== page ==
Why it matters: New Zealand is ending some of the world’s toughest lockdown measures this week, after eliminating community spread. Australia is on course to suppress the virus and remove all domestic restrictions by July.
New Zealand Prime Minister Jacinda Ardern and Australian Prime Minister Scott Morrison speak at a news conference on Feb. 28 in Sydney. Photo: James D. Morgan/Getty Images
What they’re saying: “If we wish to reclaim the ground we have lost, we cannot be too timid,” Australian Prime Minister Scott Morrison said on May 8, announcing a three-step plan to reopen the economy “in a COVID-safe way.”
“We went hard and we went early. We got control of the virus, and now we’re in a position where we can safely step out of those controls and open our economy back up,” New Zealand Prime Minister Jacinda Ardern said on May 11.
What’s happening: Australian retail re-started on May 4 and school resumed May 8 following weeks of single-digit or zero daily cases.
On May 13 New Zealand starts a monthlong gradual relaxation of restrictions, with retailers and restaurants among the first to reopen.
Between the lines: Conservative Morrison and progressive Ardern are drawing on the two countries’ close economic and diplomatic ties to develop plans that benefit both nations.
A priority is reopening borders to each other within six weeks, said Shaun Hendy, who heads a scientific body advising the New Zealand government.A Kiwi rugby team is in quarantine in Australia as the test case. The season resumes May 28. The “travel bubble” could expand to coronavirus-free South Pacific island nations in July, but borders won’t fully reopen for some time, Hendy said.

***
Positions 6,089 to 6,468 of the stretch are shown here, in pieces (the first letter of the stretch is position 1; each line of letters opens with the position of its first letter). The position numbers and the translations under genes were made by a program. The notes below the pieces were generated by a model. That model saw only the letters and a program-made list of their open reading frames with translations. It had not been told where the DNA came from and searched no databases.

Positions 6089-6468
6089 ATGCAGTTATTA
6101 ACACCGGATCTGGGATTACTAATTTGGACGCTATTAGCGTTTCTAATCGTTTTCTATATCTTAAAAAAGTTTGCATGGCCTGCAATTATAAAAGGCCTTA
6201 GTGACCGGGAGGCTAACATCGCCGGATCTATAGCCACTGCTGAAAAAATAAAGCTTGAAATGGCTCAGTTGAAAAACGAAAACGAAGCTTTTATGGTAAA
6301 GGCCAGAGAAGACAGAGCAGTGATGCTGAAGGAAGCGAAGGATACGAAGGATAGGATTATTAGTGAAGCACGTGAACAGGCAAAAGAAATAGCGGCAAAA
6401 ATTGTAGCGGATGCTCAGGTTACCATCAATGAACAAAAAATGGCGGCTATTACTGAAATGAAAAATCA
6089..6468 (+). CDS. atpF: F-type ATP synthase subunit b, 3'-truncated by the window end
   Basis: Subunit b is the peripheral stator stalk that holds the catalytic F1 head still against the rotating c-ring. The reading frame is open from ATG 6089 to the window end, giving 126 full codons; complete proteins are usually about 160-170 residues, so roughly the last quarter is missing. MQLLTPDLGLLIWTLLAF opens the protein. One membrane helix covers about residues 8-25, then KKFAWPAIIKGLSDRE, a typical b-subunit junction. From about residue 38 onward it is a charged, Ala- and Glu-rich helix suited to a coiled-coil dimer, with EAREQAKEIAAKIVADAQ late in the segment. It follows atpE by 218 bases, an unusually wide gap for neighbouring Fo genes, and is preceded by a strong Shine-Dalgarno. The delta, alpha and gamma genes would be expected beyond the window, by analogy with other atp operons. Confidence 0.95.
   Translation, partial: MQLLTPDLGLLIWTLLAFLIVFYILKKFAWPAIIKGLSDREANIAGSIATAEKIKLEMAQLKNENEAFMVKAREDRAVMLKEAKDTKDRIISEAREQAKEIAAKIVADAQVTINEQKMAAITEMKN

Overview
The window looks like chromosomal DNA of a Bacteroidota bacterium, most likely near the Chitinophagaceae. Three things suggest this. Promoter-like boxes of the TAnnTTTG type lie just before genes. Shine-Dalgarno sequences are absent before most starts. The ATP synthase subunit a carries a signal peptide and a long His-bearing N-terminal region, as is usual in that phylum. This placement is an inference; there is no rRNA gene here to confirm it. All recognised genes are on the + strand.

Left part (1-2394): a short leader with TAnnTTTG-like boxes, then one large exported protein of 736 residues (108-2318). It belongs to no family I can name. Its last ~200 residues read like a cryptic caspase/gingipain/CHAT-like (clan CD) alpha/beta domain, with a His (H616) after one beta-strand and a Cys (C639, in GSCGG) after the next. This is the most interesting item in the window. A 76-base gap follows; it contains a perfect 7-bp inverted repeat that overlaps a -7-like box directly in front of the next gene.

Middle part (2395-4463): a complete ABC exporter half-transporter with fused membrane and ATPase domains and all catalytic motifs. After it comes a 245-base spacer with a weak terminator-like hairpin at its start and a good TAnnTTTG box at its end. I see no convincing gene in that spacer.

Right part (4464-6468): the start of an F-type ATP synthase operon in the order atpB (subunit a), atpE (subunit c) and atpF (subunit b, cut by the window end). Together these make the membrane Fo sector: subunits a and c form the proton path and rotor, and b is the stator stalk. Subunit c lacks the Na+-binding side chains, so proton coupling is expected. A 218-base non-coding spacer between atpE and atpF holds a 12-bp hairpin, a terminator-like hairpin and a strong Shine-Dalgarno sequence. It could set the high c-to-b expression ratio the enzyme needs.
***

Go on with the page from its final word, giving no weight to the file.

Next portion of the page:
By the numbers: In Australia, COVID-19 has killed 97 people and infected more than 6,900, with over 855,000 of the population of 25.6 million tested.
The big picture: Australia introduced restrictions on March 23 and New Zealand entered the highest tier of a four-level lockdown two days later.
Threat level: Australia’s Treasury forecasts restrictions would cause unemployment to double to 10% and the economy to shrink 10% in Q2.
Situational awareness: “The U.S. is talking about opening up, and from our perspective, we would say that’s far too early,” Hendy said. “We’re going to be doing it with the luxury of just a handful of cases that we can very much link.”
Hendy attributes their success to testing capacity, contact-tracing and getting “on top of the disease before you unlock.””Then you won’t have to put your economy at risk by having to lock down again or simply having the disease do damage to your economy,” Hendy said.
The bottom line: Allen Cheng, an epidemiology professor at Melbourne’s Monash University, told Axios while the measures worked, the issue now is “how to maintain sustainable suppression while mitigating all the social and economic damage that lockdowns have caused.”